A biomedical engineering team from the University of Sydney's Faculty of Engineering and Information Technology is developing new technologies to aid medical research into concussion in sport.
Biomedical engineering Dr Philip Boughton from the Faculty of Engineering is currently working with researchers from Sydney Medical School to develop a suite of technologies to better detect and assess traumatic brain injuries.
Dr Boughton and a team of PhD and Masters students are developing wearable biosensors to monitor impacts.
"We're trying to build technology that can track and relay real-time data on the acceleration, deceleration and rotation of players' heads and necks. We want these biosensors to indicate not only concussive single impacts but also tell us when several smaller impacts could add up to a concussion," he said.
"At the moment we are in the prototype stage, however the plan is to implant this technology into a mouthguard. The hope is when a force that is likely to result in a concussion or brain injury is detected, the mouthguard will change colour or vibrate, alerting the player, training staff and referee to the injury.
"We hope that by developing a mouthguard it will be something that will become available to players at all levels of sport – from amateur through to fully professional athletes."
The team's work forms a vital part of multi-disciplinary research into the causes, assessments and treatment of concussion in sport.
Led by neuro-ophthalmologist Associate Professor Clare Fraser of the University of Sydney's Save Sight Institute and Dr Adrian Cohen, an adjunct senior lecturer at Sydney Medical School and founder of Headsafe, the research aims to prevent health effects that result in long-term harm and even death.
With no accepted, singular diagnostic tool for concussion, the team is working with Randwick Rugby Union Club to validate concussion tests that will aid the development of a more accurate system to diagnose mild traumatic brain injuries (mTBI).
The researchers have worked with the club for the past three years, collecting data from a range of tests including XPatch accelerometers attached to players, transcranial magnetic stimulation (TMS), cognitive tests, balance tests, salivary biomarkers and MRIs. So far this data has allowed researchers to compile baseline metrics that is improving the detection and diagnosis of concussion in players tested during and after games.
Dr Cohen said the aim of the research was to develop a set of objective tests and measurements to assist in the diagnosis and treatment of concussion.
"Concussion reflects the amount of energy the brain absorbs from an impact and can be very difficult to diagnose", he said.
"Less than 10 percent of people who suffer a concussion are knocked out and many symptoms are not apparent to those watching. We need to take the subjectivity out of it."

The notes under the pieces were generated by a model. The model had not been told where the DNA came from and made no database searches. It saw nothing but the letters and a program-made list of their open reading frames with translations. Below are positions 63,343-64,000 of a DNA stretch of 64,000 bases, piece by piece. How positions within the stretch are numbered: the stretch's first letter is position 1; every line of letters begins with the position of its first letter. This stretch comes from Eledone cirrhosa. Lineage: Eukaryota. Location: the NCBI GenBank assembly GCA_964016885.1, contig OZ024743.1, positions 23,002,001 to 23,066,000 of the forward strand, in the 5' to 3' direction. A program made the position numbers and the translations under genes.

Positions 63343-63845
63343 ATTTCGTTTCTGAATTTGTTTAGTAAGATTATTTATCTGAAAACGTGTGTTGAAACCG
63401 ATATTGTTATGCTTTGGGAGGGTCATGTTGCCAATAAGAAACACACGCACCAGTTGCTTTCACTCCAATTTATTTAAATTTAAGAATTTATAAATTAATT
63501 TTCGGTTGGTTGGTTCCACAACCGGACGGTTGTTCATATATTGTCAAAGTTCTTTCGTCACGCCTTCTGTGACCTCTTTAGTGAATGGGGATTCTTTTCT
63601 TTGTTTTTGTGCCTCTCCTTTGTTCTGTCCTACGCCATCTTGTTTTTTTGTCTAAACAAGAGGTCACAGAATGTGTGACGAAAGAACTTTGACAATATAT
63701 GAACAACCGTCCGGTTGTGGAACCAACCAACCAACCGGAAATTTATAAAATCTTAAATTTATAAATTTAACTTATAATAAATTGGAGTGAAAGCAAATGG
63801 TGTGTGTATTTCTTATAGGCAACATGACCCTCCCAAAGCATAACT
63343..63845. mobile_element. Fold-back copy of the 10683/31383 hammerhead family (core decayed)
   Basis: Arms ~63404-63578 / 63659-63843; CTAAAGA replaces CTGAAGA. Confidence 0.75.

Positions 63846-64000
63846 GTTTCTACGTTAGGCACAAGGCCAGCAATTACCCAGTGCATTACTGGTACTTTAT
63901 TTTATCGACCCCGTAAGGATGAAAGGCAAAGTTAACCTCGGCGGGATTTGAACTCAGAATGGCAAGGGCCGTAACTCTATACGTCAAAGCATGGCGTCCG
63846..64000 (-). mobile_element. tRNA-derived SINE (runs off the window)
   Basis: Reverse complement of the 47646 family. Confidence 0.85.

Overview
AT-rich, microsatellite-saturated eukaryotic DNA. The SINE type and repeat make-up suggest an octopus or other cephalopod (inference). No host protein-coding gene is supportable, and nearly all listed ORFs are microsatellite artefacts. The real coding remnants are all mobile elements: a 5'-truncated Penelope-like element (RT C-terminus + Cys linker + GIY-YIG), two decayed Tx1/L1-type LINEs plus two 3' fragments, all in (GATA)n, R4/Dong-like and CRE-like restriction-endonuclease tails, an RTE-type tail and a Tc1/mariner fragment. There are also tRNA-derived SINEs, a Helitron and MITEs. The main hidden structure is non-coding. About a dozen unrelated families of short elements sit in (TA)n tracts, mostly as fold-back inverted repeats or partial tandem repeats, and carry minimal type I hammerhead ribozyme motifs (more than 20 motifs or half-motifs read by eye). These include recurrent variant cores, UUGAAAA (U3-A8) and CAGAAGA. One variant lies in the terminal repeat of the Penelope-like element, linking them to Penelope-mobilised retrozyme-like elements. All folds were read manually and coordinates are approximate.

Associate Professor Fraser is researching how the processing of information from the eyes can be used to diagnose concussion. She said the main issue when addressing concussion was its broad definition and underestimated danger to player health.
"Our main concerns regarding mTBI surround the lack of strong diagnostic criteria and that there are a lack of objective markers for diagnosis. Players risk serious health complications if they return to play too soon", she said.
"They risk ongoing brain injury if they receive a second impact before recovering from the first. Players also risk long term degenerative brain diseases including chronic traumatic encephalopathy (CTE), dementia, personality/mood changes and psychological disturbance including depression."
The goal for the researchers is to develop a test that can accurately and objectively diagnose concussion and be used by non-medical professionals at all levels of sport with a view to preventing long-lasting damage, especially to developing brains in children and adolescents. It is believed that visual testing may prove to be the most reliable, portable and easiest to implement test in schools and amateur sports.
"Unfortunately, only professional sports teams have doctors on the sidelines", said Associate Professor Fraser.
"We hope our research will improve the way concussion is diagnosed across all grades of sport and will make it safer for all players. In particular, we hope these tests can be used by sports trainers, coaches and teachers to guide them on when to remove a player from the field and send them for assessment and possible treatment."
Dr Cohen said the research team wasn't trying to "soften" sport but make it safer for athletes and educate sports teams and the community about head injuries.
"Sport has so many positive benefits but we need to ensure players are aware of the risks they are taking. We also need to increase our understanding to give participants and their families confidence that we are looking after them throughout their careers and after they stop playing."
Dr Cohen is also the founder of not-for-profit charity Headsafe, and is extending a global Rugby Player Health Research Project to Australia. An online questionnaire covers general and psychological health, whilst specialised visual, TMS, MRI and biomarker tests on retired Australian rugby, rugby league, AFL, equestrian and non-contact athletes will add to this important international collaboration with centres from the UK, New Zealand and Canada. Players can enroll here.